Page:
The room of antiquities
THE ROOM OF ANTIQUITIES
After the death of Baron van Westreenen the front hall was created first. The alterations took place in stages, allowing time between each stage for enough money to become available. The capital Van Westreenen had left to the State was placed in a trust fund, and the costs of maintaining, decorating and developing the museum were met out of the interest.
In 1867, when enough money had been saved, the rear hall was prepared to allow for suitable presentation of the antiquities. In order to create a more or less Greek atmosphere, a cassette ceiling was put in – the type of ceiling that features in buildings from Antiquity. The man responsible for this renovation was the government architect W.N. Rose, together with Berlage, and Cuypers, one of the great names in the history of Dutch architecture.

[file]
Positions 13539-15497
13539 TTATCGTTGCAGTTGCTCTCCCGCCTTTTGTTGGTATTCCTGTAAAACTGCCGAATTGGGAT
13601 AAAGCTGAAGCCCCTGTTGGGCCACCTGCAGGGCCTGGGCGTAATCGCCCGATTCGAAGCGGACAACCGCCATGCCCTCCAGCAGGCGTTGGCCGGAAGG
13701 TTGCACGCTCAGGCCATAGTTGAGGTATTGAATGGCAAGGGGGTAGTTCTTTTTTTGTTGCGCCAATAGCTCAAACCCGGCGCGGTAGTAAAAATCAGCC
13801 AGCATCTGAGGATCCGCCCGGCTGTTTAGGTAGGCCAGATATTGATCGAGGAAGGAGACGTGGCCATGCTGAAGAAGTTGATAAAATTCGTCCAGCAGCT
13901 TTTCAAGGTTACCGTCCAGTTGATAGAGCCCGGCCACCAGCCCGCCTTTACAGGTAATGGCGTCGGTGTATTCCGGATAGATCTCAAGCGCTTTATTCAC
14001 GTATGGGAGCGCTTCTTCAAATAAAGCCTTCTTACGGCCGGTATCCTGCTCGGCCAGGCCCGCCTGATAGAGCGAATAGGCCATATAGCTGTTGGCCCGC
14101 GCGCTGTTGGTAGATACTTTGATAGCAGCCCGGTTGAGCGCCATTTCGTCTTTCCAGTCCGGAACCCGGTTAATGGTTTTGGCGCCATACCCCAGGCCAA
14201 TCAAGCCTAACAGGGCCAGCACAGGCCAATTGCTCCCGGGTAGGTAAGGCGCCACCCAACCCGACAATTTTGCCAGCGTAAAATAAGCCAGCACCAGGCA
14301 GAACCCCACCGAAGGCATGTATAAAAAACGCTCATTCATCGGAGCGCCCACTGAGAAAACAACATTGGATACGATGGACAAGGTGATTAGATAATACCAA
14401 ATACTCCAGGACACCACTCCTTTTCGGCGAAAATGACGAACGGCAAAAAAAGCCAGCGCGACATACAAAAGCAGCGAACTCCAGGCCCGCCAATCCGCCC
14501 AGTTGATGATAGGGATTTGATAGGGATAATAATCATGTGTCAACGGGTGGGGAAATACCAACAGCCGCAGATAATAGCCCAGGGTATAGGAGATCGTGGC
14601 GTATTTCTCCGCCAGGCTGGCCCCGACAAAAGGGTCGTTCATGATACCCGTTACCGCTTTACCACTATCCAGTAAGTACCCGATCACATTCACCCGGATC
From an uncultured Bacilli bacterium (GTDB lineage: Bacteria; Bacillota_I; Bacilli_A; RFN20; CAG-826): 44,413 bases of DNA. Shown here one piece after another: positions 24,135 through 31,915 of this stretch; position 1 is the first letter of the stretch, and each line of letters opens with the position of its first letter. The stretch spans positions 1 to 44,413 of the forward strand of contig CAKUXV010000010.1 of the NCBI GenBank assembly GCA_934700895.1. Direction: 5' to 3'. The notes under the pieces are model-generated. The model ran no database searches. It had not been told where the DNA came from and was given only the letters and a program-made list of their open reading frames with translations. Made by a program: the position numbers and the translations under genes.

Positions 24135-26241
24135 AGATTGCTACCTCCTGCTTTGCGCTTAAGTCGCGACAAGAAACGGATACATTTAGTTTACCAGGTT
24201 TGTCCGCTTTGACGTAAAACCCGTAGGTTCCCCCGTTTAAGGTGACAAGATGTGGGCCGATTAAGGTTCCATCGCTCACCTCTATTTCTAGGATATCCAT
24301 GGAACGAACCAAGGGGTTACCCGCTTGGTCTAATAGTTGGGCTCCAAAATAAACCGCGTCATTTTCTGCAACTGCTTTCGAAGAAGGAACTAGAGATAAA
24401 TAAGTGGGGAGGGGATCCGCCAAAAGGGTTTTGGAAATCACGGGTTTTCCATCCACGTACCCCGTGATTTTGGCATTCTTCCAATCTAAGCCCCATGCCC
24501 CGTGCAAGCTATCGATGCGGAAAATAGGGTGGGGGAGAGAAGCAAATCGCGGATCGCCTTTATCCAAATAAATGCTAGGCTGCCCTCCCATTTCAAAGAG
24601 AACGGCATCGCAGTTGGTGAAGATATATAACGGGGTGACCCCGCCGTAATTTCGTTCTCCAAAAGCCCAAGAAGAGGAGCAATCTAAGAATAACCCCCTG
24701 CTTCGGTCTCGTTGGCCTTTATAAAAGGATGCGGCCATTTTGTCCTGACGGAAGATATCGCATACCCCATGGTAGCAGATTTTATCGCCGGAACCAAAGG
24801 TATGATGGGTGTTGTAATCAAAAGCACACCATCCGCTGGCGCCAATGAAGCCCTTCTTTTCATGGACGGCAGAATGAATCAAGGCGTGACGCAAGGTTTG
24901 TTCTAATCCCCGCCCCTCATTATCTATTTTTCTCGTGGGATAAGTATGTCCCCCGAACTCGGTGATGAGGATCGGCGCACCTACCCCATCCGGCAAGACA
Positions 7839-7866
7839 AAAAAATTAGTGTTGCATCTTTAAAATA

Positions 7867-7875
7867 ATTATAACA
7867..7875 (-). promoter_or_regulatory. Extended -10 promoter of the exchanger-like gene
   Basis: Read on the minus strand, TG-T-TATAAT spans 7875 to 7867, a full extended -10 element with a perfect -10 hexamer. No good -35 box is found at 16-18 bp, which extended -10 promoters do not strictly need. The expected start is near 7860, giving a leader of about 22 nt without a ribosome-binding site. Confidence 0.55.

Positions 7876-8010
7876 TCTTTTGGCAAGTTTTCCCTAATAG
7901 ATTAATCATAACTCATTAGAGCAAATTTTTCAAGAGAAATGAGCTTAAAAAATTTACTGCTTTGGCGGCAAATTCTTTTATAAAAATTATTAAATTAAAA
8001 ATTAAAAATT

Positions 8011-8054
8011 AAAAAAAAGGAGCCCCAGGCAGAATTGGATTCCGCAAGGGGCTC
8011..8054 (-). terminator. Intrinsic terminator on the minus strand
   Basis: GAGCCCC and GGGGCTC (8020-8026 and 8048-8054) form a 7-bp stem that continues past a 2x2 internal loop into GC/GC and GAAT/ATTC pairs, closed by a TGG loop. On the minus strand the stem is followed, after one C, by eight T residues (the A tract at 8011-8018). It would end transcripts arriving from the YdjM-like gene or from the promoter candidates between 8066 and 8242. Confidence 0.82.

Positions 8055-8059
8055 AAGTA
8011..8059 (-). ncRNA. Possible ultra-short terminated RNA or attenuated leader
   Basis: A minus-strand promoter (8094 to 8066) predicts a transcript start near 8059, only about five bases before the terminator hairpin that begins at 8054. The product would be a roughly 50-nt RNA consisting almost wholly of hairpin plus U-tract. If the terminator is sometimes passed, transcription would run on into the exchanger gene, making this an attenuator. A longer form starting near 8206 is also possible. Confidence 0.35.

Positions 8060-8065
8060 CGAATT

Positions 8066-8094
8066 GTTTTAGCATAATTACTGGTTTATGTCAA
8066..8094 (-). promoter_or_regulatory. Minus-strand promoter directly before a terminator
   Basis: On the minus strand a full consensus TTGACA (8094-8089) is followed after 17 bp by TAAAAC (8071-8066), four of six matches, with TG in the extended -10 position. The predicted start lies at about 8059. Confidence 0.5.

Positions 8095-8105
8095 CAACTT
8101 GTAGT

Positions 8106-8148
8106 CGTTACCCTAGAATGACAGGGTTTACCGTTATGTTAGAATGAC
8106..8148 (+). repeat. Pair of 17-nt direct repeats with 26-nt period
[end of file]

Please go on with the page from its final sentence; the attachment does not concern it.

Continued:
On the right hand side, the bedroom of the baron had been situated; on the left was the room in which he stored his antiquities – a veritable warehouse. The portraits that Van Westreenen collected, not as art works but in order to show his ancestry, are hung on the right today. In this ‘ancestral gallery’ (the entire collection numbers 40 paintings) members of the Meerman family are chiefly on display nowadays.
The rear hall houses the archaeological collections: the Egyptian collection, a large collection of ancient coins, the Greek collection (consisting for the most part of vases and terracotta material) and the Roman collection. The national antiquities are also housed here.
The Italian panel paintings are also on view in a study on the rear of the building. During his lifetime Van Westreenen had a small study that was situated one floor lower with exactly the same ground plan, but mirrored. It was equipped as a kind of chapel and, amongst other things, the Italian panels were kept there.